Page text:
A snowstorm has finally blanketed the Alps after a winter heatwave ruined the holidays of thousands of skiers.
Dozens of resorts were forced to close or partially shut due to the ‘extreme’ warm weather for the time of year, with the region’s snow-capped peaks reduced to grassy mounds.
Last week, the ‘heat dome’ produced temperatures ranging from 10 to 20 Celsius (50 to 68 Fahrenheit) from France to Western Russia – with several temperature records broken over the New Year weekend.
But finally, the snow started to fall on Monday and will continue to sweep across the continent down to valley floors below 3,000ft, as photos show the dramatic change to the wintry landscapes.
MORZINE, FRANCE: The resort has finally welcomed snow after record temperatures reduced slopes to patches of grass and mud (pictured today)
MORZINE, FRANCE: The same resort is pictured on Wednesday last week when the lack of snow ruined skiing holidays for thousands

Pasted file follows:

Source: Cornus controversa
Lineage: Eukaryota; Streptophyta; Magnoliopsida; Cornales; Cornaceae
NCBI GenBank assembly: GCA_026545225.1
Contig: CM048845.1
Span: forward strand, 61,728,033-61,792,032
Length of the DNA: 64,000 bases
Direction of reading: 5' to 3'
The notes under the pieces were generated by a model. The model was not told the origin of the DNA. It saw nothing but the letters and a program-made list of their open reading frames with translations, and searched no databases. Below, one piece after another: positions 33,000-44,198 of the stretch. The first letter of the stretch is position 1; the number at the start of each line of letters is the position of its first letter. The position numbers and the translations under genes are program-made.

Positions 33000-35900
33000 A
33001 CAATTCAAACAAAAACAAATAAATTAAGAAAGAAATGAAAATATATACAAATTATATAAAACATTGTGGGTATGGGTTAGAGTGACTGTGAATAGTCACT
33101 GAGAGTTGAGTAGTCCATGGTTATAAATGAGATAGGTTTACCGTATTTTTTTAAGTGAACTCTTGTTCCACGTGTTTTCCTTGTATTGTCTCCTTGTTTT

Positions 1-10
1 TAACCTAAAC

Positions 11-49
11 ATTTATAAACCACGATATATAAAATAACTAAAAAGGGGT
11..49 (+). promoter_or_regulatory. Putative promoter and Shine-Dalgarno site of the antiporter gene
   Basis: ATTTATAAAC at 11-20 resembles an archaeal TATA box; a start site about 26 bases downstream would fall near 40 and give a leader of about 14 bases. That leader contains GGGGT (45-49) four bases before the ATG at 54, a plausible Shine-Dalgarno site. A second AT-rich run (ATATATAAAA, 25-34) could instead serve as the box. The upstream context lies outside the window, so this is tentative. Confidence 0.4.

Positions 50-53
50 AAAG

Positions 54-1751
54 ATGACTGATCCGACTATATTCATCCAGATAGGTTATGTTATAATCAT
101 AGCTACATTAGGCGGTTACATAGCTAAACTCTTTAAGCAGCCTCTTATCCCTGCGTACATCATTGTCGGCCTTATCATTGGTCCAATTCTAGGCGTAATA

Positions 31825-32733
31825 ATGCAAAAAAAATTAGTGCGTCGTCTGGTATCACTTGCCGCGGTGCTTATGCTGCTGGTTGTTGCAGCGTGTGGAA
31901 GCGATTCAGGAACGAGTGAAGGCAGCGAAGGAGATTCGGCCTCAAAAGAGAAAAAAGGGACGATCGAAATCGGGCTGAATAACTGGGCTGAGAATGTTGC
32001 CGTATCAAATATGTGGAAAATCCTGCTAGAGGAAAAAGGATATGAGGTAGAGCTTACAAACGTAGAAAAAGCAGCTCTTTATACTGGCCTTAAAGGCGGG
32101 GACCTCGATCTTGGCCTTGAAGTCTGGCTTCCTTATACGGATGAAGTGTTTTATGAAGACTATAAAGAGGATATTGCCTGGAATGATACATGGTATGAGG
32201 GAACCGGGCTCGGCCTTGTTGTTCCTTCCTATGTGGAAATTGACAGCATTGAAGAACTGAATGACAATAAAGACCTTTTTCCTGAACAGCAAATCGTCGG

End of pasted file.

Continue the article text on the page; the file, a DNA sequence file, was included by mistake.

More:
Up to 3ft of snow is expected on the high slops of the French Alps by the second half of this week, with 2ft expected today.
Glacier 3,000 near Gstaad in Switzerland recorded 20 inches of fresh snowfall in the first 24 hours of the storm in a welcome relief to tourists and businesses.
But in the lower lying area around the resort, it remains less than 20 per cent open due to the mild and wet weather, and it will take days for snow to settle and slopes to reopen.
The rest of the week is due to stay cold with occasional snowfall up to the weekend, although there remain fears that at lower altitude, the snow will turn to rain.
In the popular Three Valleys region of Courcheval, Meribel, Val Thornes and Les Menuires, around three quarters of the slopes are open thanks to its high altitude.
LA FECLAZ, FRANCE: The small boutique resort is pictured today blanketed in snow after the winter heatwave finally came to an end
LA FECLAZ, FRANCE: Last week, skiers were forced to travel along thin patches of ice due to the lack of snow
And in Austria, the main resorts of Skiwelt, Ischl and Saalbach preempted the snow drought by piling snow onto the pistes throughout autumn, meaning many of the slopes have remained open.
In France last week, less than half of all slopes were open as of last week, according to Domaines Skiables de France, a professional body which groups 250 ski lift operators across the country.